For example, consider two of the paper sizes published by HP's DesignJet 1055CM printer driver:

Name: ANSI D - 22 x 34 in.

    Total area: 34 x 22 in.

    Usable area: 33.603 x 20.95 in.

Name: Oversize: ANSI D

    Total area: 34 x 22 in.

    Usable area: 34 x 22 in.

This HP printer driver offers forms both with and without non-printable margins.  To avoid clipping by the operating system when printing to this printer driver, you'll most likely want to print to the "Oversize: ANSI D" form.  The way to ensure this form is automatically selected when you open the Print dialog for a sheet definition containing the ideal "ANSI D" sheet size is to customize printer.pltcfg and define the paper size "ANSI D" with 'Windows Form Name' set to 'Oversize: ANSI D'.

Edit Paper Size dialog 

Another advantage of defining one or more paper sizes in printer.pltcfg is that only those paper sizes will show up as available choices in the Print dialog.  You can filter out all the other Windows printer driver paper sizes you don't care about.

Important note: once you have customized printer.plt to include paper size names published by a particular Windows printer driver, then you have firmly associated that .pltcfg file with that particular Windows printer driver.  Any attempt to use that .pltcfg with a different Windows printer may lead to undesirable behavior.  So you should go ahead and specify the name of the Windows printer in the printer driver configuration's 'Default Windows Printer Name' property.  Once that's done, selecting the .pltcfg file in the Print dialog will automatically select the corresponding Windows printer, and your mapped paper sizes will be valid.

Custom Paper Sizes in the Printer Driver Configuration File

Of course, what many people really want is to be freed of the restriction of using the paper sizes published by the Windows printer driver.  The 'Edit Paper Size' dialog doesn't force you to enter a Windows form name, and it allows you to enter whatever X and Y size you want.

Unfortunately, this rarely works.  The functionality exists in the product for those rare instances when it does work.  When printing to a Windows printer driver, MicroStation requests the driver use a particular paper size.  Normally, it makes this request by specifying either the form name or the internal numeric identifier associated with that form.  In both cases, MicroStation is using an identifier provided by the driver, so there is a high probability the request will be honored.  However, if you have defined a .pltcfg paper size without a Windows form name, then MicroStation must look for an existing form that exactly matches the dimensions you specified.  One probably doesn't exist, otherwise you wouldn't have felt the need to define your own size.  So MicroStation has no choice but to request the driver set up its canvas using an application-defined paper size.  Some drivers accept this, most do not.  For those drivers that never accept it, the driver usually reverts to its default form size.  Worse, some drivers are not reliable in their behavior.  Sometimes they will accept the custom size, sometimes they will not, depending on their internal state at the time.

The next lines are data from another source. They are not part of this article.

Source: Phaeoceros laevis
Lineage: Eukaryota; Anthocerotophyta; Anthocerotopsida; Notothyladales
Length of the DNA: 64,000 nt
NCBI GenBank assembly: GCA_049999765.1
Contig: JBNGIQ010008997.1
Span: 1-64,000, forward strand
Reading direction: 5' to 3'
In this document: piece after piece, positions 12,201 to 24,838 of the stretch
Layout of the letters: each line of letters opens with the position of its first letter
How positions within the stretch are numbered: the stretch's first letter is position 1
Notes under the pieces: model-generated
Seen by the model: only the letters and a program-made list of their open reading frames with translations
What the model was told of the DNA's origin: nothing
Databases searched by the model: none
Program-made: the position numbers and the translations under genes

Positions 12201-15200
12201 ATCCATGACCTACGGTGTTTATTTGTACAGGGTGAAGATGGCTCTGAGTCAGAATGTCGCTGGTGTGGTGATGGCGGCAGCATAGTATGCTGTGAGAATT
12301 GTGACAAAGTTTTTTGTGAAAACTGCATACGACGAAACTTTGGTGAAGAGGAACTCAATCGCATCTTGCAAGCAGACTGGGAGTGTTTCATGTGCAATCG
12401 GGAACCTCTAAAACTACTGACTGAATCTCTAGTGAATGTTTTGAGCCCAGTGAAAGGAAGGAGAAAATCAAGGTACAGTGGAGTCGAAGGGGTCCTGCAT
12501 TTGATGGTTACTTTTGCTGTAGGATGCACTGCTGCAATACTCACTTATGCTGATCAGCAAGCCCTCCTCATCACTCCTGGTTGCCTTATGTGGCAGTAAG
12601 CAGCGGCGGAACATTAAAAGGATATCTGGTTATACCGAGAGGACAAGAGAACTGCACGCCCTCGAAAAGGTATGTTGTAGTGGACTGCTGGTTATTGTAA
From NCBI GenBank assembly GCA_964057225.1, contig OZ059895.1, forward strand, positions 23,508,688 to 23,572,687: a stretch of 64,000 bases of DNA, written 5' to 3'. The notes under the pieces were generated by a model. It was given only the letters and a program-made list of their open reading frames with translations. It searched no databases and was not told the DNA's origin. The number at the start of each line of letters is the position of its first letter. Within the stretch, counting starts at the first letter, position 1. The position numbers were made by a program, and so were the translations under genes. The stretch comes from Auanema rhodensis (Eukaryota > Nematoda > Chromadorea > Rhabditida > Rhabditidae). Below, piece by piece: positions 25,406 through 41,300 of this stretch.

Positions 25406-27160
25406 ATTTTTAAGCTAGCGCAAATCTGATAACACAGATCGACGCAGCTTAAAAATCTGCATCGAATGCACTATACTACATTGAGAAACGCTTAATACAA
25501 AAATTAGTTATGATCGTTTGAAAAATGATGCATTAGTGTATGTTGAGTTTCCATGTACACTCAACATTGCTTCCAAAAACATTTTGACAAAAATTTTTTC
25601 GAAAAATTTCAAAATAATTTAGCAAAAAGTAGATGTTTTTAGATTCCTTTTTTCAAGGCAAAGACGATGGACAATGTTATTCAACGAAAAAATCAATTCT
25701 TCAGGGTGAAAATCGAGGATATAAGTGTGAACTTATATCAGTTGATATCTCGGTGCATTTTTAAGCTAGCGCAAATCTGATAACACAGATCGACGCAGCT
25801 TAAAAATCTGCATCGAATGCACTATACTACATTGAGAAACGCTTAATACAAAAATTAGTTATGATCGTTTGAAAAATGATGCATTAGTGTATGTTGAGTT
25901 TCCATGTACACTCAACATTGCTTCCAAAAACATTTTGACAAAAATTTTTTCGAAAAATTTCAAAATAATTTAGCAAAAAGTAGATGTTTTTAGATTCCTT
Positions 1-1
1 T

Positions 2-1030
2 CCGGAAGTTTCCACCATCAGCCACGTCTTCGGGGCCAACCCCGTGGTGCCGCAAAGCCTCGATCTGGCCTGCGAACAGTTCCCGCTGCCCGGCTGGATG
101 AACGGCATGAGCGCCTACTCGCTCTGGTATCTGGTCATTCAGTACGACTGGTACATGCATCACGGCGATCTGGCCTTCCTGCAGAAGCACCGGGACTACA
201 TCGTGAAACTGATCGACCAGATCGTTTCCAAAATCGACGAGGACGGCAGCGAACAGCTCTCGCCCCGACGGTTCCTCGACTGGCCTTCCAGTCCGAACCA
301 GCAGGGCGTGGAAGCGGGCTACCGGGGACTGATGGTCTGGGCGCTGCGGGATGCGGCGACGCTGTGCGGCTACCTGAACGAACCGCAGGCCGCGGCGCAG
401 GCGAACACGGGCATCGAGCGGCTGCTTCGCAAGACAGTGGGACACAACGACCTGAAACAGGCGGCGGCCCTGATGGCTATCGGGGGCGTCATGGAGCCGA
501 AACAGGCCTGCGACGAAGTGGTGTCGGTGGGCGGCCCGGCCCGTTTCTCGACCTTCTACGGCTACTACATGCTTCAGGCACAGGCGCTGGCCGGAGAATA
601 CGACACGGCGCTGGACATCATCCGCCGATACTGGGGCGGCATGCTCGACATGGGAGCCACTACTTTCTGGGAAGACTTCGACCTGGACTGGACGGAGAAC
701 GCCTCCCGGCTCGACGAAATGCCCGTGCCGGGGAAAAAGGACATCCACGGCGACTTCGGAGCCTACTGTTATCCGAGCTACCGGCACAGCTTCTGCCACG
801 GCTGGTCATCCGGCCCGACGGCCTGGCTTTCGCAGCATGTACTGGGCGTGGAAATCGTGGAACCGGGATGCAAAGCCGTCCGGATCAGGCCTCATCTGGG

This feature is hanging on in MicroStation by a thread.  For now, there are a few customers that are using .pltcfg custom paper sizes successfully with certain Windows printer drivers (HP DesignJets, I believe), and the benefit of continuing to support their workflow outweighs the obvious cons of having such an unreliable feature in the product.

My recommendation is that if you absolutely require non-standard paper sizes that aren't supported by the Windows printer driver provided by your printer vendor, then you are probably better off with a generic Bentley printer driver such as hpglrtl.pltcfg.  However, you should weigh this against the significant downsides of using a generic Bentley driver, especially if you print OLE attachments.  If you print OLE attachments and reject printer.pltcfg because of the lack of custom paper size support, you may want to reconsider your paper size workflow.